I'll quit ranting now, but really, I want to believe...I want to believe that Obama will win in a landslide, that he will lead our country into a new age of peace and prosperity. That all the idiot supporters of McCain will either leave the country or come to their senses, and that life will be good. I guess really I'm just full of shit because I already believe the biggest lie of all...

because I'm hopeful.

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Comments

( 5 comments — Leave a comment )
kisschick1976
Nov. 4th, 2008 04:25 pm (UTC)
Very interesting post

I completely agree with you there. If I were to vote, I'd vote Obama but I'm just so jaded and apathetic about the whole thing that I really just don't CARE. It would have helped in keeping my Texas residency had I voted but I really don't feel all that strongly about it. Last time I voted, everyone I knew voted for Kerry and the Texas votes went to Bush. The whole state was dumbfounded. Fuck that. Of course, Bush was Texas' governor before becoming president so I'm sure he had some crooked help somewhere.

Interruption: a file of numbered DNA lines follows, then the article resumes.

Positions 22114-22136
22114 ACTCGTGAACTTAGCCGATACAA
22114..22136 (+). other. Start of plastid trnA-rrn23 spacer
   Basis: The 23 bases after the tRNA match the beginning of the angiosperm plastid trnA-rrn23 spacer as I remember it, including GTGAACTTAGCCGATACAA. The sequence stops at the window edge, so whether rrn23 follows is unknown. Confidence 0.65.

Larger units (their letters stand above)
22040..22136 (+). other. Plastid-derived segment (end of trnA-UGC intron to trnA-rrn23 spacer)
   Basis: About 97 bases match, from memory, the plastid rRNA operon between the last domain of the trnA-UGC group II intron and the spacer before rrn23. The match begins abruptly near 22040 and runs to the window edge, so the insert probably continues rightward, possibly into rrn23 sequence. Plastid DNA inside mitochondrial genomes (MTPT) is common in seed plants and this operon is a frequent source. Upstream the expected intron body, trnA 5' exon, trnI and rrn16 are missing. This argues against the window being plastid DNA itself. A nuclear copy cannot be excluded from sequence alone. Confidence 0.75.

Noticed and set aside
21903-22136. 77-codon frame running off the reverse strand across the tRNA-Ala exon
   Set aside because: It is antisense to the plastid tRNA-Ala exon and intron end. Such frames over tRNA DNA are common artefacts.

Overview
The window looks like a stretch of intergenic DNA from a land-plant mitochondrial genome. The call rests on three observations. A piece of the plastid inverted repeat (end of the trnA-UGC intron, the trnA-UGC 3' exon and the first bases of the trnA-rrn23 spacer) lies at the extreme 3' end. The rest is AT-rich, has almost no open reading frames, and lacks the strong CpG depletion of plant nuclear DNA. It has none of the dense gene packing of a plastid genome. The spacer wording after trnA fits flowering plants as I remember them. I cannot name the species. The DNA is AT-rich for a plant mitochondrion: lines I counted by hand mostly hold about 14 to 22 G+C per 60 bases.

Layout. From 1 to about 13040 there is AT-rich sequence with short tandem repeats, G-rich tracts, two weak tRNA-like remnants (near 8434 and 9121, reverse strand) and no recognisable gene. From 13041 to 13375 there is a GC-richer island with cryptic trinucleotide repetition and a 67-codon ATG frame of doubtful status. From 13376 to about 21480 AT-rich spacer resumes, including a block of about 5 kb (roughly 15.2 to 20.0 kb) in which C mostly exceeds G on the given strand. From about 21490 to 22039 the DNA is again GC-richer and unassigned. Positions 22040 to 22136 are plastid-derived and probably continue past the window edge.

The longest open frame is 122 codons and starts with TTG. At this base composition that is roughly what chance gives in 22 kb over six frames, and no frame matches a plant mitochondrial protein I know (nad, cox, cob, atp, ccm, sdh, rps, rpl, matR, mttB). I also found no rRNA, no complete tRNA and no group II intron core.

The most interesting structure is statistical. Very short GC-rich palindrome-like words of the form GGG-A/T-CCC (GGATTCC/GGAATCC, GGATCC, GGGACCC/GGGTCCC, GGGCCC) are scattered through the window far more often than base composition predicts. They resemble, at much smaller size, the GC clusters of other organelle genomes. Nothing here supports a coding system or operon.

Also, I didn't know you weren't born in the US, so where are you from originally and how old were you when you came to the US?

We did a little experiment this past weekend at Zombiefest and all four of us took a Life in the UK practice test for UK citizenship. Jonny was the only one who passed and he only passed marginally. (yeah, we throw some wild parties, hu?) One of the participants was a school teacher so the results were interesting. I will HAVE to know this for citizenship in two years but I think for them it's like you said, they learned it to take a test in school and forgot it all.